Placement Plans in the Pipeline

Placement Plans in the Pipeline

The Training and Placement Cell is one of the most important bodies in any Institute of higher learning. Recently the T&P Cell of NIT Rourkela saw a change of hands with regard to the person at helm. Prof. Biswal of the Department of Industrial Design had been in charge of the T&P Cell for an extensive period and has only recently handed over charge to Prof. S K Jena of the Department of Computer Science & Engineering. Team MM caught up with the professor to find out what plans he has for the institute placement scenario.

 

MM: The Training & Placement Cell is one of the most important bodies of an institute like NIT Rourkela. What role shall you play as the Head of T&P?

SK: Well, this is not a new field to me. I was the previous Head of T&P from 2002 to 2004. Then Prof. Biswal took over until recently. So I have experience heading the T&P, albeit in a different setting. Back then there were only around 300 students per batch including both undergraduate & graduate courses. Since then the institute has grown many folds and several companies have started to visit the campus. However, I am only in charge of the T&P cell for an interim period until someone permanent is appointed to this position.

 

MM: In the last five years, has the placement standard risen or fallen in comparison to the other NITs?

SK: I would say that the placement standard has risen substantially. NIT Rourkela has a very good infrastructure, educational standard and high achieving students. However, compared to the other NITs, our institute’s location leaves much to be desired. It is this lack of accessibility that hinders our placement standard.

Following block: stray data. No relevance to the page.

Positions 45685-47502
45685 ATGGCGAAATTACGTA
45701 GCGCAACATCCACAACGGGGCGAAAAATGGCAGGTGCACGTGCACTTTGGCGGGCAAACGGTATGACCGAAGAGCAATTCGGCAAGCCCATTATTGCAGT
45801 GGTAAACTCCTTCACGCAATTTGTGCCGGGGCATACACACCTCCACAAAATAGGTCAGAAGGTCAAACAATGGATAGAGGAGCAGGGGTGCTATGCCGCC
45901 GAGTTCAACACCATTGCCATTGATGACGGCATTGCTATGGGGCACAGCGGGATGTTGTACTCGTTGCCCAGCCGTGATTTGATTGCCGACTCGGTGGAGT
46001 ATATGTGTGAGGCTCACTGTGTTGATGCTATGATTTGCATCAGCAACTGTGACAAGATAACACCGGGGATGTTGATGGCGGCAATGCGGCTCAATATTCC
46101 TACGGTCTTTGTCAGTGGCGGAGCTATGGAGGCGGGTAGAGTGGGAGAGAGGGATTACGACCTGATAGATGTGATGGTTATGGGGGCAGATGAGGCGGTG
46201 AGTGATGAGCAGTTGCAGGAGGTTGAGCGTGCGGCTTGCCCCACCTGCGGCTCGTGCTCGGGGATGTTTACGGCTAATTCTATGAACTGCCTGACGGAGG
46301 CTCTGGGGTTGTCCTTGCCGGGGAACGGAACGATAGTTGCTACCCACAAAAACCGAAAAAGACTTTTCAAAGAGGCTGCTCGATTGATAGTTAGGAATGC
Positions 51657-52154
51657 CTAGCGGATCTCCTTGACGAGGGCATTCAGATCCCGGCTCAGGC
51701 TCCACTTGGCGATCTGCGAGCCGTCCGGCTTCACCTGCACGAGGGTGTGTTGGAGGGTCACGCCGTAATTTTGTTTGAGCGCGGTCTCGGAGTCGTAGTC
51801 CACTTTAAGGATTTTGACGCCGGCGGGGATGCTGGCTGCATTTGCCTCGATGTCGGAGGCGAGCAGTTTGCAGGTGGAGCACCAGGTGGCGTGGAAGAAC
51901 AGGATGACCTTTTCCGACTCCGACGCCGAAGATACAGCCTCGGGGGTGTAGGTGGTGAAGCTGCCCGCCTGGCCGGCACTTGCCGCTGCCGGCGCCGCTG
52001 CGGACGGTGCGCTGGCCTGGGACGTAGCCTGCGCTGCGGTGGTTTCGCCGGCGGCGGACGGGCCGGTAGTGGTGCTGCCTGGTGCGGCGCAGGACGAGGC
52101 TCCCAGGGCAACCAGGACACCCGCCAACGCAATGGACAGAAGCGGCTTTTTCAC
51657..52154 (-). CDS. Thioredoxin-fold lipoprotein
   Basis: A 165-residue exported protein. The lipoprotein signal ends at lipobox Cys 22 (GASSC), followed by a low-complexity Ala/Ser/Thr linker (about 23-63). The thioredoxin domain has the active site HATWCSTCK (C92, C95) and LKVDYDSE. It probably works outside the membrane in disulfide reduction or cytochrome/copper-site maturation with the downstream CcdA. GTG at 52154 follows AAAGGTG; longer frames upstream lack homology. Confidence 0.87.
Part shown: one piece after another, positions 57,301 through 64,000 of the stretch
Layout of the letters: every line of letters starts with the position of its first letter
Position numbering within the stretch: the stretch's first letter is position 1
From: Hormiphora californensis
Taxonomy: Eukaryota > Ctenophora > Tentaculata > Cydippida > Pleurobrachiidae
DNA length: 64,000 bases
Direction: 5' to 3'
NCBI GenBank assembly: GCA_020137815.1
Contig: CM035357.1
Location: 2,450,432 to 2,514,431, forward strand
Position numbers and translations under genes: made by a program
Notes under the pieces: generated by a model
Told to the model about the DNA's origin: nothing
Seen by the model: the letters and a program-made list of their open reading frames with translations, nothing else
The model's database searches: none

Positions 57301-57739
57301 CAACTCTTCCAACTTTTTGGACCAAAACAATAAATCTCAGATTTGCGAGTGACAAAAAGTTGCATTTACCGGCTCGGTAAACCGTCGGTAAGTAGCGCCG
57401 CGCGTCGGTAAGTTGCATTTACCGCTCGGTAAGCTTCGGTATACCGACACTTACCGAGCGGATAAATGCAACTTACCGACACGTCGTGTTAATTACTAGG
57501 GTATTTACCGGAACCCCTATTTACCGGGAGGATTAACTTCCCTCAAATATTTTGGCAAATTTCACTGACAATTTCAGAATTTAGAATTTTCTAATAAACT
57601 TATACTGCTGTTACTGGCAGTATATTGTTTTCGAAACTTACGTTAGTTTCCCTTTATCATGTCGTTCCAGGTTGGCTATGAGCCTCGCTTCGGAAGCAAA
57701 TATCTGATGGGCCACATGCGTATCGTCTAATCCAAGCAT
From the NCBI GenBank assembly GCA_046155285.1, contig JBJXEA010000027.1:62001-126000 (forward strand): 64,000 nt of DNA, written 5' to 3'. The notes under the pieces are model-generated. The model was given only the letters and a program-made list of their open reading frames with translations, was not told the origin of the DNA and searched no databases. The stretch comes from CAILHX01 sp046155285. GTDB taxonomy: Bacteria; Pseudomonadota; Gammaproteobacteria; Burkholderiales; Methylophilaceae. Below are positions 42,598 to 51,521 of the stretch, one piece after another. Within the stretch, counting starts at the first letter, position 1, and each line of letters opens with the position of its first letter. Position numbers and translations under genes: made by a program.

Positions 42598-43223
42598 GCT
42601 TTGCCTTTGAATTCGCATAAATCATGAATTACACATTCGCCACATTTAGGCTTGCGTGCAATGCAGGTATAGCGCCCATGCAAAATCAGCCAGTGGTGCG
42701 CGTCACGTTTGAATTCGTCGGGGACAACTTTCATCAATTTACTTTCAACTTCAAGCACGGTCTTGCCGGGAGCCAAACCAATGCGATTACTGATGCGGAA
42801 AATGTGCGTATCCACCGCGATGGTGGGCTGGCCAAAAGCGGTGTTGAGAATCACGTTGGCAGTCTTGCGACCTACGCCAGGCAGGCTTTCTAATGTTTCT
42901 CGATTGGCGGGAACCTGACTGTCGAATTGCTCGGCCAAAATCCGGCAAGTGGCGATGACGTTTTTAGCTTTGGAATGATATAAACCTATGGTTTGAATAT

MM: Placements this year haven’t been great in the core engineering sectors. What could have been the reason behind this?

SK: Core companies don’t recruit large number of students unlike IT firms. The number of core industries is lesser and they recruit hardly 10-20 graduates every year. Moreover, core companies look for graduates from core branches like Mechanical, Chemical, Civil and a few more while the software companies hire from almost all branches. This further boosts the placement graph in the software domain.

 

MM: How was the placement in the previous academic year? Was it satisfactory or is there still scope for improvement?

SK: I have joined only recently but in this short period, as far as I have been able to gauge, placement statistics for the previous session were quite good. The placement season continued till the end of June and there were plenty of offers with significantly high packages. Around 160 companies visited the campus to conduct placements last year. This year the calendar of August is already jam-packed for this session with more than forty companies having finalized their slots. We are bargaining with the companies towards recruiting students for internships as well as for allowing students from departments other than the electrical and computer sciences to sit for the campus placements.

 

MM: What has brought into effect the 6 T&P leaves policy for final year students?

SK: The reason for this change in policy is twofold. One reason is that the students having friends in T&P were using them to sanction leaves even when they did not appear for company interviews. The other reason is that due to almost 40% of the classes being sanctioned T&P leave, the fourth year classrooms are nearly empty, which is a heavy blow to the academic policy of the institute. Our aim is to ensure that students attend classes in the final year as diligently as in the earlier years. However, the attendance software still has certain glitches that are still being figured out.